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Biological Research

versión impresa ISSN 0716-9760

Biol. Res. v.40 n.3 Santiago  2007

http://dx.doi.org/10.4067/S0716-97602007000400011 

 

BiolRes 40: 365-372, 2007

ARTICLE

 

High frequency of p 16 promoter methylation in non-small cell lung carcinomas from Chile

 

LEDA M GUZMAN1*, CHIHAYA KORIYAMA2, SUMINORI AKIBA2, YOSHITO EIZURU3, DARWINS CASTILLO4, ALEJANDRO CORVALAN4,5 and FRANCISCO R AGUAYO3,6 **

1 Escuela de Tecnología Médica, Facultad de Salud, Universidad Santo Tomás, Santiago, Chile.
2  Department of Epidemiology and Preventive Medicine, Kagoshima University Graduate School of Medical and Dental Sciences, Kagoshima, Japan.
3  Division of Oncogenic and Persistent Viruses, Center for Chronic Viral Diseases, Kagoshima University Graduate School of Medical and Dental Sciences, Kagoshima, Japan.
4 Laboratorio Nacional y de Referencia de Inmunología, Instituto de Salud Pública de Chile, Santiago, Chile.
5 Departamento Anatomía Patológica, Pontificia Universidad Católica de Chile, Santiago, Chile.
6 Laboratorio Patología Molecular y Epidemiología, Centro de Investigaciones Médicas, Pontificia Universidad Católica de Chile, Santiago, Chile.


ABSTRACT

The inactivation of tumour suppressor genes by aberrant methylation of promoter regions has been described as a frequent event in neoplasia development, including lung cancer. The p16 gene is a tumour suppressor gene involved in the regulation of cell cycle progression that has been reported to be inactivated by promoter methylation in lung carcinomas at variable frequencies around the world in a smoking habit dependent manner. The purpose of this study was to investigate the methylation status of the promoter region of the p16 gene in 74 non-small cell lung carcinomas from Chile. The frequency of p16 gene inactivation by promoter methylation was determined as 79.7% (59/74). When we considered histological type, we observed that p16 promoter methylation was significantly higher in squamous cell carcinomas (30/33, 91%) compared with adenocarcinomas (21/30, 70%) (p=0.029). In addition, no association between p16 promoter methylation and gender, age or smoking habit was found (p=0.202, 0.202 and 0.147 respectively). Our results suggest that p16 promoter hypermethylation is a very frequent event in non-small cell lung carcinomas from Chile and could be smoking habit-independent.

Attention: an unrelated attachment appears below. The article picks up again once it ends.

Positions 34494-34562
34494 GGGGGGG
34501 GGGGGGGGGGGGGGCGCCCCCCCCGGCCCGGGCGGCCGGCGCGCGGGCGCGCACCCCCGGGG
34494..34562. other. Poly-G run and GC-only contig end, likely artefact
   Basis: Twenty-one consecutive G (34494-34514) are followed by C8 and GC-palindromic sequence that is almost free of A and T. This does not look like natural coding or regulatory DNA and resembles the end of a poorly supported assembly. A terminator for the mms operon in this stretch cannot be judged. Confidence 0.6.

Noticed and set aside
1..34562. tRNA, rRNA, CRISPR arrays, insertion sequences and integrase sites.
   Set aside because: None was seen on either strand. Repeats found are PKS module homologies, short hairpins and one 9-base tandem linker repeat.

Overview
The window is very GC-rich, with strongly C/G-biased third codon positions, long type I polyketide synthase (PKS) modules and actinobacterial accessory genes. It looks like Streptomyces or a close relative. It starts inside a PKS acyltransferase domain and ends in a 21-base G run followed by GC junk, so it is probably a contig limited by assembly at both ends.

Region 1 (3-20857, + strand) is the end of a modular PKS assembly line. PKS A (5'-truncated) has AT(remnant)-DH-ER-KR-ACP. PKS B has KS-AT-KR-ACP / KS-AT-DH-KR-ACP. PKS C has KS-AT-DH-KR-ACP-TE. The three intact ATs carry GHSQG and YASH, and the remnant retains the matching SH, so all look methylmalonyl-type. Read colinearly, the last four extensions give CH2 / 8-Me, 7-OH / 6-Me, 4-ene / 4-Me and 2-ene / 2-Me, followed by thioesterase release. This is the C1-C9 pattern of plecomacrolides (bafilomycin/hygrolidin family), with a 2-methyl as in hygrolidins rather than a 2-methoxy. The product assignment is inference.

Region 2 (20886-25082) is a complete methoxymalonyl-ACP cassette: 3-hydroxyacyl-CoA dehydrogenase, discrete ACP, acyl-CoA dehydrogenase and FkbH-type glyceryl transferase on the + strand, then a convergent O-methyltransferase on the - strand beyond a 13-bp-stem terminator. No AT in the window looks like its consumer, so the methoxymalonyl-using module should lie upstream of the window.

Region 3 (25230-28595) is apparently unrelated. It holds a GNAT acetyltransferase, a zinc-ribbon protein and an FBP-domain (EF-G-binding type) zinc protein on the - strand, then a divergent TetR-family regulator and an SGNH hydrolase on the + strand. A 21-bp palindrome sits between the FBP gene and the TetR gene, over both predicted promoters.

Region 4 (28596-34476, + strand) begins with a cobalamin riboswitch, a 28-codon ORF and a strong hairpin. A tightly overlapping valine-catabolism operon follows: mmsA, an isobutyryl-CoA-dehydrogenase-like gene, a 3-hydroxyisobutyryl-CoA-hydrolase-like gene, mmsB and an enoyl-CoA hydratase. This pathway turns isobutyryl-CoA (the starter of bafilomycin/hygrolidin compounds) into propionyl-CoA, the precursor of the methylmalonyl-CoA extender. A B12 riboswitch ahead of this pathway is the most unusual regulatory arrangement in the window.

Key terms: lung carcinoma, methylation, promoter region.


INTRODUCTION

Lung cancer (LC) is the most common cause of cancer-related mortality in men and women around the world [Pisani et al., 2002; Greenlee et al., 2001]. In Chile, LC is the second cause of death in men and third in women [Szot, 2003]. LC is classified into 2 major types: small-cell lung carcinomas (SCLCs) and non-small cell lung carcinomas (NSCLCs). In Chile, 75% of LC cases are NSCLCs and squamous cell lung carcinomas (SQCs) range between 25% to 50% of the cases and have been associated to chronic smoking habit [Wistuba et al., 2002; Shields, 2002]. LC is the most deadly and aggressive cancer, and the prognosis is limited by the difficulties of diagnosing early stages. The conventional analysis of sputum, cytological or bronchioalveolar lavage associated to thorax radiological screening has not improved the survival of this disease [Cassidy et al., 2007]. The rapid advancement in molecular techniques may help to identify novel new diagnostic markers with high sensitivity and prognostic value for early detection of LC in high-risk subjects, such as chronic smokers [Wistuba, 2007].

It has been demonstrated that aberrant CpG island methylation in the promoter region of tumour suppressor genes (TSGs) is an important epigenetic mechanism of gene silencing [Callinan and Feinberg, 2006]. The TSGs inactivation by hypermethylation is a common event described in human cancer, including LC [Esteller, 2003; Herman and Baylin, 2003]. In lung carcinomas, more than 30 silenced genes have been reported to be methylated such as p16INK4a (pi6), RAR-|3 (retinoic-acid receptor (3) and E-cadherin [Zochbauer Muller et al., 2001]. The p16 TSG located on 9p21 chromosome encodes a cyclin dependent kinase, a key protein regulator of progression through the Gl phase of the cell cycle [Berger and Bardeesy, 2007]. The p16 protein plays an important role in the binding and inhibition of cyclin D kinase activity and then regulating the phosphorylation of the retinoblastoma protein (pl05Rb) [Wikenheiser-Brokamp, 2006].